Dry weather hurting Brazil’s soybean crop

Though recent rains have helped in some areas, hot, dry weather throughout January damaged Brazil’s 2014/15 soybean crop, said local consultancy AgRural, which plans to cut its forecast for the crop from 95 million tonnes in its February revision.

“Even though there were some rains during the week, the volumes were not enough to normalize the soil in parts of the northeast, center-west and southeast,” AgRural said in a report published late on Friday. “Losses can already be accounted for.”

Parts of top soy-growing state Mato Grosso have received less than half the usual volume of January rains, Somar meteorologists said in a bulletin on Monday, though rains have been above average in the far south.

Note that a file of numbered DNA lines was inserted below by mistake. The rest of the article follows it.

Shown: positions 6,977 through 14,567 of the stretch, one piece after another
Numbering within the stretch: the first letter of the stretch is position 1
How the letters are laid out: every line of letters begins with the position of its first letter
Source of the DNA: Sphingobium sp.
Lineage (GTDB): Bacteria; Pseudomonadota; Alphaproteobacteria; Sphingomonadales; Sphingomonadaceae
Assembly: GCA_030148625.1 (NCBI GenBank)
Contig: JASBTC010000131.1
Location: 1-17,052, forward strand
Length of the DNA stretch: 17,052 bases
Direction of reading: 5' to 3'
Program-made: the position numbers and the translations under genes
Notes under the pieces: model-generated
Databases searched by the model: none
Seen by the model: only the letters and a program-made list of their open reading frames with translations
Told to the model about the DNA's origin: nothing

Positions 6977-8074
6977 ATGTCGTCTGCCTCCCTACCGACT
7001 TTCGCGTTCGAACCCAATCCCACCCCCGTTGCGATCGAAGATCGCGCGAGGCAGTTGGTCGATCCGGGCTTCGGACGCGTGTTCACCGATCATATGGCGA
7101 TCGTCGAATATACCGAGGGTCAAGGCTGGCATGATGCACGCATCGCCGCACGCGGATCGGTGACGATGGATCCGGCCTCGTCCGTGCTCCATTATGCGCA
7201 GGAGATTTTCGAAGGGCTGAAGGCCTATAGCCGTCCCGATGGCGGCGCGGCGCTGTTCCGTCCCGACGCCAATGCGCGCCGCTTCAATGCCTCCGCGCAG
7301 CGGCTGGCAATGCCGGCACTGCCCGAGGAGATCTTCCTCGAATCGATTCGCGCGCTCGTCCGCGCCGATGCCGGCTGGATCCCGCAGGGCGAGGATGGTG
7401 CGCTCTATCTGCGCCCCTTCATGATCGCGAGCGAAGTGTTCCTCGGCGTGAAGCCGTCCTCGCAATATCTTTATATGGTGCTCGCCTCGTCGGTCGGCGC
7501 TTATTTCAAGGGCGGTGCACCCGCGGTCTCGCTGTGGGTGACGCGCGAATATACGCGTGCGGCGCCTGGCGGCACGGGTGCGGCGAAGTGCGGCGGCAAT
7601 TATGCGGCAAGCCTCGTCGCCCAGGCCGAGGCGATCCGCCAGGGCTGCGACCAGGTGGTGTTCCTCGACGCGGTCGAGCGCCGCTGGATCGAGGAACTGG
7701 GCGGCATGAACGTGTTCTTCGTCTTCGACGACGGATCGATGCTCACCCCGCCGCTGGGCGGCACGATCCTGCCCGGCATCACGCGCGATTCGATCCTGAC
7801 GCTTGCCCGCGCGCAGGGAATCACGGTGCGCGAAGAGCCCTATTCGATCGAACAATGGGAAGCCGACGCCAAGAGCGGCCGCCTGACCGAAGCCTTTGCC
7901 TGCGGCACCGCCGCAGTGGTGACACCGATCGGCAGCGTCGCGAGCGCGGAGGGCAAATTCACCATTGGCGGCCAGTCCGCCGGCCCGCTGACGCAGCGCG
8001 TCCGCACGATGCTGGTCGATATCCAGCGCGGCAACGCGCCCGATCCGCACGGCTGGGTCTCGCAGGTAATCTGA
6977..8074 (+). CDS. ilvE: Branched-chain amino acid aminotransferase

Soy harvesting is 3% complete nationwide, AgRural said, in line with last year and the 5-year historical average.

Dry weather in the center-west state of Goias, which was most affected by hot dry weather, could result in a loss of 15% of the state’s crop, or 1.2 billion reais ($462 million) worth of damage, according to state farm association Faeg.

The Brazilian government’s crop supply agency Conab said this month that Goias would likely produce 9.9 million tonnes of soybeans this season, up 10% from a year earlier. The forecast did not take into account dry January weather.

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